In fact, Cities of Refuge were established so that a person who killed another by mistake would be safe from the revenge.

Many of the laws listed in Ki Teitzei  were ground breaking. An individual was judged for his own crimes. The community was given guidelines for fairness and community responsibility. For the first time a woman’s status and treatment were deemed important enough to discuss. Women were recognized as deserving respect and protection. Children were treated as people, not commodities. And even the land was to be respected.

Judaism is a model for a just and generous society.   “And thou shalt remember that you were a slave in the land of Egypt: therefore I command you to do this thing.” Deuteronomy 24: 22).  That one phrase communicates humility and the pursuit of integrity and justice.

Have a meaningful Shabbat,

Laya

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Devarim, 5776

Devarimart by Laya Crust

Devarim/ Deuteronomy

Haftarah- Isaiah I: 1- 27

Isaiah (prophet)- c.740 – 685 BCE

The parsha Devarim and its haftarah always precede the fast of Tisha B’Av  (the 9th of Av) when we read the Book of Lamentations or איכה .  Michael Mirsky- Torah reader and “leining” teacher extraordinaire-  explained to me why Devarim is always read before Tisha B’Av.  In the parsha Moses asks,”איכה אשא לבדי טרחכם ומשאכם וריבכם.” “How can I bear unaided the trouble of you, and the burden, and the bickering!” (Devarim 1: 12). As you can see, Moses’ plea  begins with the word איכה – Eicha.

This desolate haftarah is the last of the “Three Haftarot of Rebuke”. Isaiah recounts how God laments that His children – B’nei Yisrael – have rebelled against Him. They are corrupt, their prayers are empty and their sacrifices are meaningless.

Isaiah tells the nation their sins can become white as snow and the land can become fruitful and full again.  God asks Israel to “Learn to do well; Seek justice, relieve the oppressed, judge the fatherless, plead for the widow.” (Isaiah 1: 17) This relates to parallels a phrase in the parsha where Moses reminds b’nei Yisrael, “You shall not be partial in judgement: hear the small and the great alike.” (Devarim 1:18) Both quotations remind the Israelites to act fairly and care for those who are in need, no matter what station they hold in life.

In searching for an image for this haftarah I wanted something that expressed God’s desire that His children act well and justly.  The care of Jewish refugees in the nascent Israel of 1949 came to mind.

As we know, Jewish immigration to Israel, their ancestral homeland, was severely restricted by the White Paper of 1939. Jewish survivors of the Shoah (Holocaust) had to enter mandate Palestine illegally and if they were caught were sent to D.P.camps. When Israel was declared a state in 1948 there were suddenly thousands of Jewish immigrants in the country needing food, clothing and shelter.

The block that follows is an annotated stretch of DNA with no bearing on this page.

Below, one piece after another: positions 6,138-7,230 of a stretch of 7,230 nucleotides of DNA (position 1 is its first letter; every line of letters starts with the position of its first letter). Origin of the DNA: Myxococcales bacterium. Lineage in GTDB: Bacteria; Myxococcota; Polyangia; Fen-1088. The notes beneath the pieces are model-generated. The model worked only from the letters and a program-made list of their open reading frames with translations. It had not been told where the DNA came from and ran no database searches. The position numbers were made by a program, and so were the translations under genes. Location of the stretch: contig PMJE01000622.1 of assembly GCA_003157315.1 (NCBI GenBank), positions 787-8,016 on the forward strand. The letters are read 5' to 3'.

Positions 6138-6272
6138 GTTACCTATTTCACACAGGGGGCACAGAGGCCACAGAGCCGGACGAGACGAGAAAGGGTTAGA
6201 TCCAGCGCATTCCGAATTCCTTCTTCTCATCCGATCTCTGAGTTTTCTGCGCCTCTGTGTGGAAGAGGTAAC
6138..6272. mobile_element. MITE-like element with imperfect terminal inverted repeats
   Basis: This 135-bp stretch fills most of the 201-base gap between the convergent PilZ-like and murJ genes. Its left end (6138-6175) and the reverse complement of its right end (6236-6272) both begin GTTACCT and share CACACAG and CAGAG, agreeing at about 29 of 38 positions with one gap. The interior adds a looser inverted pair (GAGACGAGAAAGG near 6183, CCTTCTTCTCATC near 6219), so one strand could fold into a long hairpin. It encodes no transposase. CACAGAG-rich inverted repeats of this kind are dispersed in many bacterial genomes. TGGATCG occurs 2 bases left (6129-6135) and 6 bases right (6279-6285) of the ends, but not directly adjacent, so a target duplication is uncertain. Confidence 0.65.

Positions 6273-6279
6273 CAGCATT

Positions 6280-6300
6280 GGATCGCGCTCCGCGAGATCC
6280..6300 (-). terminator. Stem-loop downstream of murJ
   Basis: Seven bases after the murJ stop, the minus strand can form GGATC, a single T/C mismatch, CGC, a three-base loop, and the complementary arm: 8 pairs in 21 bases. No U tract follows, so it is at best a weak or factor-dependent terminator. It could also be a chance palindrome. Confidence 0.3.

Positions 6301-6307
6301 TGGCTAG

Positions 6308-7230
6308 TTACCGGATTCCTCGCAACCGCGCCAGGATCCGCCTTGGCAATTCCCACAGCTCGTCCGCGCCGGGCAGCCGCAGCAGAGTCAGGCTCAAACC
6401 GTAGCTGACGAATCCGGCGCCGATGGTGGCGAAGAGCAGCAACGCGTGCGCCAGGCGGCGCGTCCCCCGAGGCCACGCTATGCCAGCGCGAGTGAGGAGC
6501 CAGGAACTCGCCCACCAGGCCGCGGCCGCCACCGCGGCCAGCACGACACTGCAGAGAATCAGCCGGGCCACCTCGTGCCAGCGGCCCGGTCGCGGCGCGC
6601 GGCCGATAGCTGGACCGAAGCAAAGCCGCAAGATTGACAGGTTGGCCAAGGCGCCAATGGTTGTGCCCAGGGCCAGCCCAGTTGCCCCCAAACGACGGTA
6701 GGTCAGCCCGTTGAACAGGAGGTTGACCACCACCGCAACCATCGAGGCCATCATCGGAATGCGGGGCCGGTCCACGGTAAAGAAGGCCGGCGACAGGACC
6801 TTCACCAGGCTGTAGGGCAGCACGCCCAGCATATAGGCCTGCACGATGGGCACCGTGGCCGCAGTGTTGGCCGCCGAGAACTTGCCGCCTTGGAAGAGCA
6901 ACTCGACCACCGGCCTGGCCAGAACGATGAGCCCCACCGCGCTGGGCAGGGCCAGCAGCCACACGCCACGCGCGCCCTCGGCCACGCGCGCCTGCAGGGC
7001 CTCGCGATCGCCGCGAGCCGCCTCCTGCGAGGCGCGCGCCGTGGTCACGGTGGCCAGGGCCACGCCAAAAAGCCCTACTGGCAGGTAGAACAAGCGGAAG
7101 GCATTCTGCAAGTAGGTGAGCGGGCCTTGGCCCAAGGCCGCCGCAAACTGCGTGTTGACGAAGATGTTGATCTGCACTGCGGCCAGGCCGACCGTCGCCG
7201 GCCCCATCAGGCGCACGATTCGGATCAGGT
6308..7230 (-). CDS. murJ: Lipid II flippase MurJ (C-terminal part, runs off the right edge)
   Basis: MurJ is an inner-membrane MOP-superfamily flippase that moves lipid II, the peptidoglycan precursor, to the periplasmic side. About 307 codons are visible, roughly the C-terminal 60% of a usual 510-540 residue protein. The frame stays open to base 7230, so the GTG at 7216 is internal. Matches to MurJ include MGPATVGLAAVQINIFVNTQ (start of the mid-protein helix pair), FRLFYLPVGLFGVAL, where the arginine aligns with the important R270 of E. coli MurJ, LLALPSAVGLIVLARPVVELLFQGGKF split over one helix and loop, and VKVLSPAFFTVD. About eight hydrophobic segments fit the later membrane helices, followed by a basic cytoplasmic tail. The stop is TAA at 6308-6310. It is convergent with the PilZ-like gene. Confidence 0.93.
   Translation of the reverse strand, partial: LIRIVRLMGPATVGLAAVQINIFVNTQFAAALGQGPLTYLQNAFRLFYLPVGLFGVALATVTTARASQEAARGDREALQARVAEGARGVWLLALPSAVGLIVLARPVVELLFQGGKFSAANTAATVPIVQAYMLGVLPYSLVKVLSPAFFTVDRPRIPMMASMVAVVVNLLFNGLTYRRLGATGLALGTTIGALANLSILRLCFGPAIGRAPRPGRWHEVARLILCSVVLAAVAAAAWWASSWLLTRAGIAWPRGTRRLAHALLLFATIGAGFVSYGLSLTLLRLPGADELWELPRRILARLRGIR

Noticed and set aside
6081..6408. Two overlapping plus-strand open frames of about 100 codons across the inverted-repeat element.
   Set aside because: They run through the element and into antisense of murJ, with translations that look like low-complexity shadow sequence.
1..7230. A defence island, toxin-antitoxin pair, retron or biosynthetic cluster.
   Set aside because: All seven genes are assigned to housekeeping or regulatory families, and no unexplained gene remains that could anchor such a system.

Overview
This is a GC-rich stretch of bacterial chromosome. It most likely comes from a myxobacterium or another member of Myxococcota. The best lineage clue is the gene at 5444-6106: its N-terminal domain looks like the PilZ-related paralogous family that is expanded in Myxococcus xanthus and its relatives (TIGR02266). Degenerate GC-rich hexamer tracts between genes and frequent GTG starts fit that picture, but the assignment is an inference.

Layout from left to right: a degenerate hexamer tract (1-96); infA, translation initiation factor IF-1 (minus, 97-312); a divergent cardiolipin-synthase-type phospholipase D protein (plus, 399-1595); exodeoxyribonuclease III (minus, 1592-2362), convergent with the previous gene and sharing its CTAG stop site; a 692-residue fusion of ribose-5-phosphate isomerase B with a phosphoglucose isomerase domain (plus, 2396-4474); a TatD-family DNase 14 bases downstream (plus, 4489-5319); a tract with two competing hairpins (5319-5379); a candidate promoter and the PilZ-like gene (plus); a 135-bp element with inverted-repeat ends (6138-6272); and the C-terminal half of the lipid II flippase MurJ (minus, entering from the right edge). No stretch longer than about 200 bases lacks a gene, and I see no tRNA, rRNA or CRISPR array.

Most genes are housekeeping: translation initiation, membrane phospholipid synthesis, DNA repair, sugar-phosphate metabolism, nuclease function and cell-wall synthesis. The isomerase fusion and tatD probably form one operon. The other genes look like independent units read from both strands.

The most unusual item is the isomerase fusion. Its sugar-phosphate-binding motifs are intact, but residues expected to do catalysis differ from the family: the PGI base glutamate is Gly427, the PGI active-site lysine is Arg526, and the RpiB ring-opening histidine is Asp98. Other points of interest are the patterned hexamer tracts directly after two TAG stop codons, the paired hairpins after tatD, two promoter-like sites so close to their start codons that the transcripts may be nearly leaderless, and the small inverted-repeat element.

Ma’abarot” (or temporary camps and cities) were set up to temporarily house survivors and refugees. In the early 1950’s they accommodated 130,000 expelled Iraqi Jews. By the end of 1951 there were over 220,000 people in about 125 different  areas.

The ma’abarot had problems and were not “perfect” solutions, but they were a genuine attempt to take care of the widows, the orphans and the needy when Israel was first established.

 The illustration at the top of this post was inspired by a photograph of a ma’abarah in 1952.

B’nei Ysrael was promised the land of Israel, and we have the good fortune to be able to live there today. The direction to judge all people with the same fairness and righteousness, and to take care of all of those in need still stands today. We should be proud of what Israel and Jews internationally have achieved in terms of social justice and care of the sick and needy- but let’s remember to improve the world by being better ourselves.

Have a meaningful fast on the Tisha B’Av fast day. (This year the fast will be on Sunday, the 10th of Av because we aren’t allowed to fast on Shabbat). And let’s keep on making the world a better place!

Best, Laya

P.S. There is a good website about the mabarot at http://jewishhistoryaustralia.net/podcasts/

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The New Moon

P1130574art by Laya Crust

This Shabbat coincides with Rosh Hodesh Elul- the first day of the month of Elul. We are lucky to be part of a tradition that celebrates so much. Each week we celebrate Shabbat- a day to rest and relax with friends and family. Throughout the year we have holidays- each with their own special prayers and traditions. And each month we celebrate the new month.

Rosh Hodesh is a time of renewal. It is graced by a tefillah (prayer) which reads like a poem, wishing for all good things. On the Shabbat before Rosh Hodesh we say the following:

Renew for us this coming month for good and blessing.

Grant us long life,

a life of peace,

a life of goodness,

a life of blessing

a life of sustenance,

a life of health,

a life marked by reverence for heaven and dread of sin,

a life without shame or disgrace,

a life of wealth and honour,

a life in which we have

love for Torah and reverence for heaven,

a life in which our heart desires are fulfilled for good.

The sentiments are beautiful. They provide positive thoughts to take with us through the month until we are renewed again.

The haftarah for this Shabbat is Isaiah, chapter 66. The chapter begins with the words, “”The heaven is My throne and the earth is My footstool.” It made me think of the celestial bodies in the sky- the heavens inhabited by Gd and the earth way down below. The end  of the chapter mentions the new moon and every Sabbath- represented here by two new moons and four weeks of Shabbat candles between.

Summer is moving closer to autumn. The evenings are cooling down, the flowers are still bright and vivd. Enjoy this new month of ELUL. May it be a month of peace, blessing and health.

Have a good Shabbat,

Laya